Finally, if Washington couldn’t persuade Congress to negotiate a surrender, Duché suggested that he still had “an infallible recourse” at his disposal: “negociate for your country at the head of your army.” In other words, sell out your country in secret and save your own hide.
Washington promptly turned the letter over to Congress. He then wrote a letter to Hopkinson, who was serving the patriot cause in a number of capacities. (See main story.) Had “any accident have happened to the army entrusted to my command, and had it ever afterwards have appeared that such a letter had been … received by me,” Washington explained, “might it not have been said that I had, in consequence of it, betrayed my country?”
Washington was clearly appalled at having received “so extraordinary a letter” from Duché, “of whom I had entertained the most favorable opinion, and I am still willing to suppose, that it was rather dictated by his fears than by his real sentiments.” But, he told Hopkinson, “I very much doubt whether the great numbers of respectable characters, in the state and army, on whom he has bestowed the most unprovoked and unmerited abuse, will ever … forgive the man, who has artfully endeavored to engage me to sacrifice them to purchase my own safety.”
If Washington was appalled, Hopkinson was apoplectic.
“Words cannot express the Grief and Consternation that wounded my Soul at the Sight of this fatal Performance,” he wrote to Duché. “What Infatuation could influence you to offer to his Excellency an Address fill’d with gross Misrepresentations, illiberal Abuse and sentiments unworthy of a Man of Character? … I could go thro’ this extraordinary letter, and point out to you the Truth distorted in every leading part. But the World will doubtless do this with a Severity that must be Daggers to the Sensibilities of your Heart.”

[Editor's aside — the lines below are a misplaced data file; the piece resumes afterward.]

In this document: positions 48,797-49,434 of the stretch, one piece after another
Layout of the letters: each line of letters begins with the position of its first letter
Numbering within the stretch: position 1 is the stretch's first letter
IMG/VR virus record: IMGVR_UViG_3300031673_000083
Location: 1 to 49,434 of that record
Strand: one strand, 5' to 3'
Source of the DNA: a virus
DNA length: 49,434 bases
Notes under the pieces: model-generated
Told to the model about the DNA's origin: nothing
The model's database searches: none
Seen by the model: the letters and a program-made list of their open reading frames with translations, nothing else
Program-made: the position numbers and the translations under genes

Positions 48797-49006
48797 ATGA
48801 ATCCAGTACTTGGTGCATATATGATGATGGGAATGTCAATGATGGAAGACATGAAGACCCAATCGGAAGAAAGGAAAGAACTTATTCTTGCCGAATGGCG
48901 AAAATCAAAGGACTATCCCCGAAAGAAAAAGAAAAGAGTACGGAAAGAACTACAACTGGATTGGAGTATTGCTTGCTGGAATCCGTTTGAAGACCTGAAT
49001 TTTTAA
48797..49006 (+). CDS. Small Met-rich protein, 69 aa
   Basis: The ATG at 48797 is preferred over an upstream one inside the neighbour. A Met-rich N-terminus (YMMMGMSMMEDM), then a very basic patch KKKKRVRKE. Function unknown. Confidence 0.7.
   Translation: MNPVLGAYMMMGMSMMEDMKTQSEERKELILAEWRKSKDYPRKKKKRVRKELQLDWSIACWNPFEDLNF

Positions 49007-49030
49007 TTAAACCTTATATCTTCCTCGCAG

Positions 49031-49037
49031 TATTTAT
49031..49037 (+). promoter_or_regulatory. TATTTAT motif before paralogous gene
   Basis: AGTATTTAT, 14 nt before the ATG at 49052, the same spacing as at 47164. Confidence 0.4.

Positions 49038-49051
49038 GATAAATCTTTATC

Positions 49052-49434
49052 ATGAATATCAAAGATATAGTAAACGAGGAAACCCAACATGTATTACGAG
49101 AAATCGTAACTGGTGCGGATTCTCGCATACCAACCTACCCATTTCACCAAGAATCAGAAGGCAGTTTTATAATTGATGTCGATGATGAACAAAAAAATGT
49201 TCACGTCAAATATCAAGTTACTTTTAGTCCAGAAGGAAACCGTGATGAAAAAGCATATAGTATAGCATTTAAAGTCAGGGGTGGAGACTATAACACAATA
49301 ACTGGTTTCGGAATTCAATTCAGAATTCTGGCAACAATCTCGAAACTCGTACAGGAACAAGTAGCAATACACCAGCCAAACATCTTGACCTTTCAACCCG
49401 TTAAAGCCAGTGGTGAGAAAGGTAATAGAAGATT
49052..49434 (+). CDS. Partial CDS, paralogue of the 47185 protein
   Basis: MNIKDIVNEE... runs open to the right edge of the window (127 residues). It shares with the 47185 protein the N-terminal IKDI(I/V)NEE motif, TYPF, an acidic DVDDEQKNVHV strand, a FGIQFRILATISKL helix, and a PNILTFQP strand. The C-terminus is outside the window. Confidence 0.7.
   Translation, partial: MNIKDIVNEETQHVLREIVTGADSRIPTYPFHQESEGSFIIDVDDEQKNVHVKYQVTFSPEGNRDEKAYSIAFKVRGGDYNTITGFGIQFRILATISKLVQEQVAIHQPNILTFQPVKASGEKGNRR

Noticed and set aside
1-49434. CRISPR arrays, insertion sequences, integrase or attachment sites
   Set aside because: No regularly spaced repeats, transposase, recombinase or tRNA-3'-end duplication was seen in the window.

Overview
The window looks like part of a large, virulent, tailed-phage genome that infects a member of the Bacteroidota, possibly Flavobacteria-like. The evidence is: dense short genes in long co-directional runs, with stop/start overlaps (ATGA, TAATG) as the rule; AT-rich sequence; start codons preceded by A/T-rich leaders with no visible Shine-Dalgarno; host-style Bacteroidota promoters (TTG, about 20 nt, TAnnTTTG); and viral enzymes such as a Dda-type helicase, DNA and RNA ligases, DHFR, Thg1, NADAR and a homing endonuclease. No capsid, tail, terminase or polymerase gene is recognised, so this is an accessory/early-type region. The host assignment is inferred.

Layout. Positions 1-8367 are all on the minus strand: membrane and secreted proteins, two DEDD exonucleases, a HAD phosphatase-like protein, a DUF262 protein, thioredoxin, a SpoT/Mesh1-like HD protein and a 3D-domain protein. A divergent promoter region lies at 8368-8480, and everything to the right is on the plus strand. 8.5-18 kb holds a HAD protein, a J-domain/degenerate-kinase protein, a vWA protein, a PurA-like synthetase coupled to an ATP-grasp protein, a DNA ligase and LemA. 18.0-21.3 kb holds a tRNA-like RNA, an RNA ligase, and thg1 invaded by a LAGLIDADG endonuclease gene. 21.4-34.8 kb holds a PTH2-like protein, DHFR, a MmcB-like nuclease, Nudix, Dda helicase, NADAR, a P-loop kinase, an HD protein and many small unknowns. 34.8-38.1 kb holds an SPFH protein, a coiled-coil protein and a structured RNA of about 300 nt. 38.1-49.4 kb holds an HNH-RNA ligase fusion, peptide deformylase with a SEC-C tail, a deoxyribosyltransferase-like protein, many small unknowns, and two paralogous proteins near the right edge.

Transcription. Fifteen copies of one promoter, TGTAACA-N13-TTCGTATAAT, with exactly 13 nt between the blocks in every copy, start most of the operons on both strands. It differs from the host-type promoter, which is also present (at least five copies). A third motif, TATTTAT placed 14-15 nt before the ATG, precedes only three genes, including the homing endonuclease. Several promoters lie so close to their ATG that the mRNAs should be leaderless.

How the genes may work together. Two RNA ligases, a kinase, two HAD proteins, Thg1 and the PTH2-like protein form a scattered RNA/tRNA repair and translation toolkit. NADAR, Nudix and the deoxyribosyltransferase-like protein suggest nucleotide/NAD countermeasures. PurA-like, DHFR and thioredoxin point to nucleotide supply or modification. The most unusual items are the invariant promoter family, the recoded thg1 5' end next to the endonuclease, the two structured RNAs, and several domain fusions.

Apart from the moral failure, Hopkinson warned: “You will find that you have drawn upon you the Resentment of Congress, the resentment of the Army, the resentment of many worthy and noble characters in England whom you know not, and the resentment of your insulted Country …
“You presumptuously advise our worthy General, on whom Millions depend with implicit Confidence, to abandon their dearest Hopes, and with or without the Consent of his Constituents to negotiate for America at the head of his Army. Would not the Blood of the Slain in Battle rise against such Perfidy? …
“I am perfectly disposed to attribute this unfortunate step to the Timidity of your Temper, the weakness of your Nerves, and the undue Influence of those about you,” Hopkinson told his old friend and brother-in-law. “But will the World hold you so excused? Will the Individuals whom you so freely censured and characterized with Contempt have this tenderness for you? I fear not … I pray God to inspire you with some Means of extricating yourself from this embarrassing Difficulty.”
For his own part, Hopkinson said, “I have well considered the Principles on which I took part with my Country and am determined to abide by them to the last Extremity.” Asking Duché to send his love to his mother and sisters in Philadelphia, he concluded: “May God preserve them and you in this Time of Trial.”
Duché fled to England the following year, and when the American army re-entered Philadelphia, his property was confiscated. Hopkinson interceded on behalf of his sister and her children to recoup enough money to pay their passage to London.
The two classmates never saw each other again. —S.H.